Current Treatments for Alzheimer’s Disease: Cholinesterase Inhibitors
J Clin Psychiatry 2003;64(suppl 9):11-17
© Copyright 2014 Physicians Postgraduate Press, Inc.
Access to this article is available to valid users
Still can't log in? Contact the Circulation Department at 1-800-489-1001 x4 or send email
Register: If you do not have one already, register for a free account.
The current recommended standard of care for the symptomatic treatment of mild to moderate
Alzheimer’s disease is cholinesterase inhibitors. In short- and long-term studies, the 3 cholinesterase inhibitors most commonly used, donepezil, rivastigmine, and galantamine, have demonstrated efficacy in improving not only cognition but also function and behavior in patients suffering from mild to severe cases of Alzheimer’s disease and other forms of dementia. However, the benefits of cholinesterase inhibitors in treating the broad spectrum of symptoms associated with Alzheimer’s disease are not sustained indefinitely, and the illness continues to progress even while patients are receiving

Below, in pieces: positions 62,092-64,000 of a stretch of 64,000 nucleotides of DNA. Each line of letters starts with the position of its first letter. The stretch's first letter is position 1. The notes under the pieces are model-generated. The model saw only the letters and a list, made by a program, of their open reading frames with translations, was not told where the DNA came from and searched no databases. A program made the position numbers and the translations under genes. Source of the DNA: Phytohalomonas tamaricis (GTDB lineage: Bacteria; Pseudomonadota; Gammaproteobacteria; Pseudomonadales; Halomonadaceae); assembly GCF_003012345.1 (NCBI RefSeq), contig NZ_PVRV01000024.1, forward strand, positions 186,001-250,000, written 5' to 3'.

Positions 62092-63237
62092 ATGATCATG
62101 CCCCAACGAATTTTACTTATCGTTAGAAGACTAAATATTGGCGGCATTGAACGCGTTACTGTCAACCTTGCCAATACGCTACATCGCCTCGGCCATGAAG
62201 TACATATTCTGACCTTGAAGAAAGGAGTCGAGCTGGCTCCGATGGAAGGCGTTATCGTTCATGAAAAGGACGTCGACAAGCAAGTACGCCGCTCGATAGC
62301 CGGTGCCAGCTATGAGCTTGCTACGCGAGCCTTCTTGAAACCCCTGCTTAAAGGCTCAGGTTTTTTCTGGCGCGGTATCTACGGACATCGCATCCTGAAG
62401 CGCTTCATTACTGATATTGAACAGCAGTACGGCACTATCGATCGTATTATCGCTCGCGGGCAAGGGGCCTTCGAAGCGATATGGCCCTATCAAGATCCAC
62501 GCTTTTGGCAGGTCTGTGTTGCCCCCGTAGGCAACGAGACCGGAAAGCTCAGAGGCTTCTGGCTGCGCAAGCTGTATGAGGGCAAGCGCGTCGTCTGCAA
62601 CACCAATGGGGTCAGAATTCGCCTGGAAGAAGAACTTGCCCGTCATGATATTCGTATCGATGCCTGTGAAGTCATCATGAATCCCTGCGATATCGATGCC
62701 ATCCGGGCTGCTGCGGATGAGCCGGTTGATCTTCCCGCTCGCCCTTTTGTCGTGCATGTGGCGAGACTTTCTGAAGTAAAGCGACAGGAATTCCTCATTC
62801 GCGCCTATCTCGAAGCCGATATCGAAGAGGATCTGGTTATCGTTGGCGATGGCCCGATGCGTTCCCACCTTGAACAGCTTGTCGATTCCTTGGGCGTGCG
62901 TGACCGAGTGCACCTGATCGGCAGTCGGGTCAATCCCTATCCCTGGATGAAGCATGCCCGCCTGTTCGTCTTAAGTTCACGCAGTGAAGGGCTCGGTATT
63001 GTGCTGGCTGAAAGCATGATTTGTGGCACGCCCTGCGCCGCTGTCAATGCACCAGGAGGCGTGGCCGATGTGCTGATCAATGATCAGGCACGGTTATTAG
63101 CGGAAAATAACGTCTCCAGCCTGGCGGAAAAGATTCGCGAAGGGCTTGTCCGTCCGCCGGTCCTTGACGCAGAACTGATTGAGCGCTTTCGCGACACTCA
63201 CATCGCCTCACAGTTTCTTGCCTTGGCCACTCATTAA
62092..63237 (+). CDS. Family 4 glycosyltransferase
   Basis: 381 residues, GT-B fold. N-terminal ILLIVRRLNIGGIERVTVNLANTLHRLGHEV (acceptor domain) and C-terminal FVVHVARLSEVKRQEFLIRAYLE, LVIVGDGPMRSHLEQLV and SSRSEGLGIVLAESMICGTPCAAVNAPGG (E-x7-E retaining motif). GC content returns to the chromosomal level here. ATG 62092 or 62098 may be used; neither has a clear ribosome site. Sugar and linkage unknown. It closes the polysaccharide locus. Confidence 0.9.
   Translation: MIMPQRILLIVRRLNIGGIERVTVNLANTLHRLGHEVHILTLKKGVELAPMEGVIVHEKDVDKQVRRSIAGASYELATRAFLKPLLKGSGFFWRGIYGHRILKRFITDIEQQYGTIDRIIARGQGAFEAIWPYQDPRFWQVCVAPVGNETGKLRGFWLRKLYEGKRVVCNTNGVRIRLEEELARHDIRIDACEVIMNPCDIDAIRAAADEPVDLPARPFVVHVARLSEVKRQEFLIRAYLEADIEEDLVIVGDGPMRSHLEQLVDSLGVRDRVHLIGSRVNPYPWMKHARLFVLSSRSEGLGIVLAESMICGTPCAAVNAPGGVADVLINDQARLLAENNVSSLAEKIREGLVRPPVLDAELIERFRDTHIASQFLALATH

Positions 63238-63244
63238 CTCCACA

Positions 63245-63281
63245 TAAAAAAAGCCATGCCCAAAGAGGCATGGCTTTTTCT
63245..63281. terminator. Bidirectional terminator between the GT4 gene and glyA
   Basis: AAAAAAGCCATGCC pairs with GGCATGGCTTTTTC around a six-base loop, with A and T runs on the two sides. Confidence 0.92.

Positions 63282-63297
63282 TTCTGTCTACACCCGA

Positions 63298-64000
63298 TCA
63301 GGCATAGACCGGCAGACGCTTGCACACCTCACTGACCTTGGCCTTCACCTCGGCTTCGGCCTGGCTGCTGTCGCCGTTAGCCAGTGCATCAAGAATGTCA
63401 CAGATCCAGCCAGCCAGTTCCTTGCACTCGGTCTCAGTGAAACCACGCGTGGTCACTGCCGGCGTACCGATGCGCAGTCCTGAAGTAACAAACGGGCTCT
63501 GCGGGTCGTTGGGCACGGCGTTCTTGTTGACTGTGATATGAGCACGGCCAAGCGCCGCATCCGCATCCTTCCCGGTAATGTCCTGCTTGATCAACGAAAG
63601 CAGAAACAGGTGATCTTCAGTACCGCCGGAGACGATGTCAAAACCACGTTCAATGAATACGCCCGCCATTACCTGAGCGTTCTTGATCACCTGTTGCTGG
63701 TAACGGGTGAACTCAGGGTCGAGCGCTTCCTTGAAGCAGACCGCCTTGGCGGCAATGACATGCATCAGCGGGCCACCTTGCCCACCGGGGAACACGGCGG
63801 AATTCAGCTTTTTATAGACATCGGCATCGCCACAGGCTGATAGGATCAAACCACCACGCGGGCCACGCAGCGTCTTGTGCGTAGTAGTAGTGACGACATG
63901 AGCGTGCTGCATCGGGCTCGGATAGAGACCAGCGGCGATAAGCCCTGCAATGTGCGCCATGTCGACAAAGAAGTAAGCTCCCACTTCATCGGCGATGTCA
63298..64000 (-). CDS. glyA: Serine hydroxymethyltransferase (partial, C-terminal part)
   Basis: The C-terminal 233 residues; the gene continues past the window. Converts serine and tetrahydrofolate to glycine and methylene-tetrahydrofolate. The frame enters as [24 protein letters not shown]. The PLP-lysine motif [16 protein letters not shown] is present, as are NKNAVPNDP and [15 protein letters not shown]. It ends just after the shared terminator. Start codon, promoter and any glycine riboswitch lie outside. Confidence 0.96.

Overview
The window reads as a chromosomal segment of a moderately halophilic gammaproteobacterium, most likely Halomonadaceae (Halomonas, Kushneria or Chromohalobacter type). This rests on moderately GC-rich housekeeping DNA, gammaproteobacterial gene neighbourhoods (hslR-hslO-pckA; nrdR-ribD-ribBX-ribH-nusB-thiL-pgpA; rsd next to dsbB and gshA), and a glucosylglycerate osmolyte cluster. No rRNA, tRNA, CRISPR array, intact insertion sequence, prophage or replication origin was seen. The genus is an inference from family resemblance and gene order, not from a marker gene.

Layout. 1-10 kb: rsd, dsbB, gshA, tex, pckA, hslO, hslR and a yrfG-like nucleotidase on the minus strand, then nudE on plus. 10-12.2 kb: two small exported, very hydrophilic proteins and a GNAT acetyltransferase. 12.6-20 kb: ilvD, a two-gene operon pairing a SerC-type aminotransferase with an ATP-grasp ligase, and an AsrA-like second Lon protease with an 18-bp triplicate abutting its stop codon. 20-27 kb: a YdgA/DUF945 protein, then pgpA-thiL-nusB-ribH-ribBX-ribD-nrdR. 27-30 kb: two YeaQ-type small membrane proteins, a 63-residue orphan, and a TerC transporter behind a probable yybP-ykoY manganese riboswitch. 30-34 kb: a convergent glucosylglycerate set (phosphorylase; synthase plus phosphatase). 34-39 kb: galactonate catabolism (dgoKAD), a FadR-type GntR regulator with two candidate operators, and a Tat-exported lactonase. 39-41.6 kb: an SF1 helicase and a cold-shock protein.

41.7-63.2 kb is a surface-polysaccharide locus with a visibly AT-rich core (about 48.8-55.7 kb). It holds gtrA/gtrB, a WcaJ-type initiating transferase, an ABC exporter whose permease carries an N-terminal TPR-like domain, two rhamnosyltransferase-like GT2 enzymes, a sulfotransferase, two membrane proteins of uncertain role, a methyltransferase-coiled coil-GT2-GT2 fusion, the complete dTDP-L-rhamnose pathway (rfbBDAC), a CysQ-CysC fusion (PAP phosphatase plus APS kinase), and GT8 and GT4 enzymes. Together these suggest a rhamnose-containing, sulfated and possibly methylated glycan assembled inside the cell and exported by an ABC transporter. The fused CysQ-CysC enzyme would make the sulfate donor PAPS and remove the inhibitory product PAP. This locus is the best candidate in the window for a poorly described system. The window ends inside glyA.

treatment. Additionally, while temporary stabilization may occur, there is typically only a modest improvement from baseline, and side effects from treatment with cholinesterase inhibitors can be too severe for some patients to tolerate. Therefore, additional therapies for Alzheimer’s disease still need to be developed that include more tolerable agents with alternative mechanisms of action and broader efficacy.